After many years of planning and some false starts, the Academy of Motion Pictures Arts and Sciences has finally begun construction on the Academy Museum, a museum for the heritage of Hollywood film.
The artifacts of movie Hollywood’s past have long known a diaspora. Attempts over the decades to establish movie memorabilia museums in Hollywood or Los Angeles have been met with indifference or worse. A curator a the Natural History Museum was among the first, early in the 20th century, to recognize the importance of the movie industry and its physical legacy, asking the studios to contribute artifacts. Occasionally the items are placed on display at the Natural History Museum but they never fully recognized movie making in their mission.
As the Hollywood studio system fell apart in the late 1950s, renewed calls for the preservation of Hollywood’s movie-making history were heard. The County of Los Angeles got involved, and even pledged land opposite the Hollywood Bowl as a site for the “Hollywood Museum.” A committee was formed, artifacts were donated, and preliminary plans were drawn by noted architect William Perreira. But this caused a backlash reminiscent of the McCarthyism days in County government circles, where doubts about the value of a museum dedicated to movies and “those people” running the studios could be heard. Before long, this project also came to nought.
Hollywood’s physical heritage was very much appreciated – by Henri Langlois at the Cinematheque Francaise in Paris. Beginning in the mid 1930s he made frequent trips to Hollywood over many years, asking for or buying costumes, films, and props for the archives he had started in Paris. He had acquired enough to open a museum in the 1970s. It wasn’t until the studios started auctioning their own collections, starting with MGM in 1970, that Debbie Reynolds officially jumped in as a major collector. Several aficionados working on the inside had already begun “liberating” costumes from their questionable fate. Debbie Reynolds tried in vain to get MGM to open up their backlots and create a Hollywood museum. This too went nowhere and the lots with their standing sets were sold to developers. Debbie’s own multiple efforts to open museums, see here, would also end in defeat. Her unique collection of costumes and props were scattered to the winds in auctions in 2011. Serious collectors have been preserving Hollywood’s artifacts on their own since the 1970s.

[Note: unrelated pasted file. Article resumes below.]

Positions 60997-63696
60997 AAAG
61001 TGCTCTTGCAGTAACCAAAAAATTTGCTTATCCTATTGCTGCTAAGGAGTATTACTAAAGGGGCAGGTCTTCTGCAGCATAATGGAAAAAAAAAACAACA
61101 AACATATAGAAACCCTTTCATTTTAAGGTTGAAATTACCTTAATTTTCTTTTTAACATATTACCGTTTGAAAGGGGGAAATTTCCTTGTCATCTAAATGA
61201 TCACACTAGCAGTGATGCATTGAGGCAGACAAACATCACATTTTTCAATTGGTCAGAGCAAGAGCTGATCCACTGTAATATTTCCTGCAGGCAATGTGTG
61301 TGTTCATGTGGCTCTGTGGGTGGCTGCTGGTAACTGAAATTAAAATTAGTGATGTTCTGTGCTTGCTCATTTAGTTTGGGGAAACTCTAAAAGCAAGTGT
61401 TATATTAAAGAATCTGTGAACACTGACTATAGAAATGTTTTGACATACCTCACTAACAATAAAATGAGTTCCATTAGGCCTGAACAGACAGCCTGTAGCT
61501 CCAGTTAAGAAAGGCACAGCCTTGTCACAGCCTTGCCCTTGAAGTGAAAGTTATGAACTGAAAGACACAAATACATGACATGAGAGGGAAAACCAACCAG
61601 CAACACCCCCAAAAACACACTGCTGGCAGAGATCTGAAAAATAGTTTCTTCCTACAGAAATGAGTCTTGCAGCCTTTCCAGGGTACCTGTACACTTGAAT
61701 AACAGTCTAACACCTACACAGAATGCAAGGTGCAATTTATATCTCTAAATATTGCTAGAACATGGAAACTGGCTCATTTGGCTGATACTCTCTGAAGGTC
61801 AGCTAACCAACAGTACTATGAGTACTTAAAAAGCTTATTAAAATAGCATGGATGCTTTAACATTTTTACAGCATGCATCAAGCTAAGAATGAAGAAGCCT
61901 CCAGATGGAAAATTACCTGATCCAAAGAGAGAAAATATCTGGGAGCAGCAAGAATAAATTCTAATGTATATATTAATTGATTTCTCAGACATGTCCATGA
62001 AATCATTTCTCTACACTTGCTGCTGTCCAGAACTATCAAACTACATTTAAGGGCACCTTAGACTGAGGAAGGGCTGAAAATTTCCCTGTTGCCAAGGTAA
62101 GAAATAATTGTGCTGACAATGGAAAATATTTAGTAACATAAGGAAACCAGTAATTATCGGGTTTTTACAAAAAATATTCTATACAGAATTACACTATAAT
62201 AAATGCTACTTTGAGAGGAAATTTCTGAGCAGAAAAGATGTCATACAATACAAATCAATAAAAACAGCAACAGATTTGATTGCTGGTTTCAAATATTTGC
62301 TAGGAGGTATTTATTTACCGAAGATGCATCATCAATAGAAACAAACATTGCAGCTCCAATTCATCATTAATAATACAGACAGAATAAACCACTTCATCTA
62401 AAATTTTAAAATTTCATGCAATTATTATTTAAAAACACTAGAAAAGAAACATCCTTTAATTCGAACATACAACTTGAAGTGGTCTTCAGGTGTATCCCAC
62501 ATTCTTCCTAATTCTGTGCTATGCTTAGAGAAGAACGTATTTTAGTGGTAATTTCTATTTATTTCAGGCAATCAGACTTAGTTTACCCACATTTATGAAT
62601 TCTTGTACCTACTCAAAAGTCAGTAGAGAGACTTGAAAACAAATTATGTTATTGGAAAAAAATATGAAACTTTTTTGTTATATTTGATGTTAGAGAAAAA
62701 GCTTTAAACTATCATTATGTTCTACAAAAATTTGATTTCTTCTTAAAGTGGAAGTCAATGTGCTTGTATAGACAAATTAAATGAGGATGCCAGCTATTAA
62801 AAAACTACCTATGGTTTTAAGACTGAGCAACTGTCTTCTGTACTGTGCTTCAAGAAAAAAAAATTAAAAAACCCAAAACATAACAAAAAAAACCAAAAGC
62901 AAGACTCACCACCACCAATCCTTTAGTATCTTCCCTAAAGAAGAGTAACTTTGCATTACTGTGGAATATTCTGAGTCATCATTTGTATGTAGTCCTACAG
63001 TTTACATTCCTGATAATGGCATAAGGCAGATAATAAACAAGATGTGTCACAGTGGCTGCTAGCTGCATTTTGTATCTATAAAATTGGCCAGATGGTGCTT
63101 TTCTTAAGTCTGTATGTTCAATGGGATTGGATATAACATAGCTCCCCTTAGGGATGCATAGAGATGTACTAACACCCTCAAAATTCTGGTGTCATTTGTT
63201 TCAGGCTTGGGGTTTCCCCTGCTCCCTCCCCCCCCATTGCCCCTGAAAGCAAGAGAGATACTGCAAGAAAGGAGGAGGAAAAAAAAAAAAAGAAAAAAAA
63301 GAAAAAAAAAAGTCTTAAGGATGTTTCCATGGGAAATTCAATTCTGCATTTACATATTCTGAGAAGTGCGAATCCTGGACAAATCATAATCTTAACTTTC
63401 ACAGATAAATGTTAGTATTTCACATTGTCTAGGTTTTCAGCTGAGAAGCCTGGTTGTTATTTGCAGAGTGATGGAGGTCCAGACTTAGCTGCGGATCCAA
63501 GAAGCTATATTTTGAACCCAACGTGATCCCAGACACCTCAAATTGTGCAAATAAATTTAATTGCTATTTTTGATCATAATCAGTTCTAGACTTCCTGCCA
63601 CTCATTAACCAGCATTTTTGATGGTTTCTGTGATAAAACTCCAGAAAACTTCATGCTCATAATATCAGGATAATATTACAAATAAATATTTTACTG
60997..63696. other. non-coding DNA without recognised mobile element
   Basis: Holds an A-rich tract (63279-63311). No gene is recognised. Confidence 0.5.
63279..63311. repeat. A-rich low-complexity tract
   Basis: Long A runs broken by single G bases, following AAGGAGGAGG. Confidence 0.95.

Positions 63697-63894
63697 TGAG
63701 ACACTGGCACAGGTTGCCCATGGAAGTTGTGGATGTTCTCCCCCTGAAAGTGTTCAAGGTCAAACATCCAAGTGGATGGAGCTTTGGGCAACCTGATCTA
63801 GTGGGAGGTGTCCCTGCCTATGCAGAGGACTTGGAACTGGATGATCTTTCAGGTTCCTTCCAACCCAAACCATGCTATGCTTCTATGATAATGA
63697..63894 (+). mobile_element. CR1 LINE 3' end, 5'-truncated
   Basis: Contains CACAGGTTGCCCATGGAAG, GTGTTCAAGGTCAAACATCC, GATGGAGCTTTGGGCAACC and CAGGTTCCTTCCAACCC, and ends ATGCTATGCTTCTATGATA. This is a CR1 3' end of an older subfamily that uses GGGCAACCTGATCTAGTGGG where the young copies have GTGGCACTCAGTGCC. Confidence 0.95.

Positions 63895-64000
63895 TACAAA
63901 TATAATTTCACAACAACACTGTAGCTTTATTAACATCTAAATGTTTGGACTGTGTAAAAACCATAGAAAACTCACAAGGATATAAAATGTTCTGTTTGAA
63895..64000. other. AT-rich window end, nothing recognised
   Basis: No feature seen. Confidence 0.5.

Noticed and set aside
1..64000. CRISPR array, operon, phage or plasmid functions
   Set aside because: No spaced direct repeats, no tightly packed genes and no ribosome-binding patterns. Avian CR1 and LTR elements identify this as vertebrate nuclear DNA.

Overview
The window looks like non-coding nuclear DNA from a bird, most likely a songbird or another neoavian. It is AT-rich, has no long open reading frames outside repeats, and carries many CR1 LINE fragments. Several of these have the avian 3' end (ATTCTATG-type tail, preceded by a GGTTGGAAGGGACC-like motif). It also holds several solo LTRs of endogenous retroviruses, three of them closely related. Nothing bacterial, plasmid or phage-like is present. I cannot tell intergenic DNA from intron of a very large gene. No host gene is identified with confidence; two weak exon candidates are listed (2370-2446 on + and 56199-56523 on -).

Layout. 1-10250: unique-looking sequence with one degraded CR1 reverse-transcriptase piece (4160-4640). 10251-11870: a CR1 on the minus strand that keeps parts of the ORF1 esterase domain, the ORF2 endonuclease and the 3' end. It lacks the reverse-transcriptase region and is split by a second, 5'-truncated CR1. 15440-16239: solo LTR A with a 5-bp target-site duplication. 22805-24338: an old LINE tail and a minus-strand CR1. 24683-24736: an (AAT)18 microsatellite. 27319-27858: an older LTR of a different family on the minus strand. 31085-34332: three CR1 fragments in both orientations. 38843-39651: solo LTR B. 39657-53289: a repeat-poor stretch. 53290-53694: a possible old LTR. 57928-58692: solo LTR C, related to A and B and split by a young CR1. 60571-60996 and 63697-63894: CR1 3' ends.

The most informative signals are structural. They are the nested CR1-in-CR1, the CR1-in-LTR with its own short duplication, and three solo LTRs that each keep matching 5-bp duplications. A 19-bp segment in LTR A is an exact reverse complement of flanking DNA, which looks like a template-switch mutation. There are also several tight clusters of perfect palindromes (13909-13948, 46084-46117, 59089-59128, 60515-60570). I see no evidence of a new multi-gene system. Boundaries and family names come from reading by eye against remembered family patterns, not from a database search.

The Academy’s Museum is being built on land leased from the Los Angeles County Museum of Art. The former May Company Dept. Store at this site will now be the Saban Building at the corner of Wilshire Boulevard and Fairfax. It will have six stories of dynamic spaces, including more than 50,000 square feet of exhibition galleries, a state-of-the-art education studio, the 288-seat Ted Mann Theater, a restaurant and café, a store, and public and special event space. The building is named after financial supporters Cheryl and Haim Saban. A Board of Trustees has been formed to guide the Museum, chaired by Ron Meyer.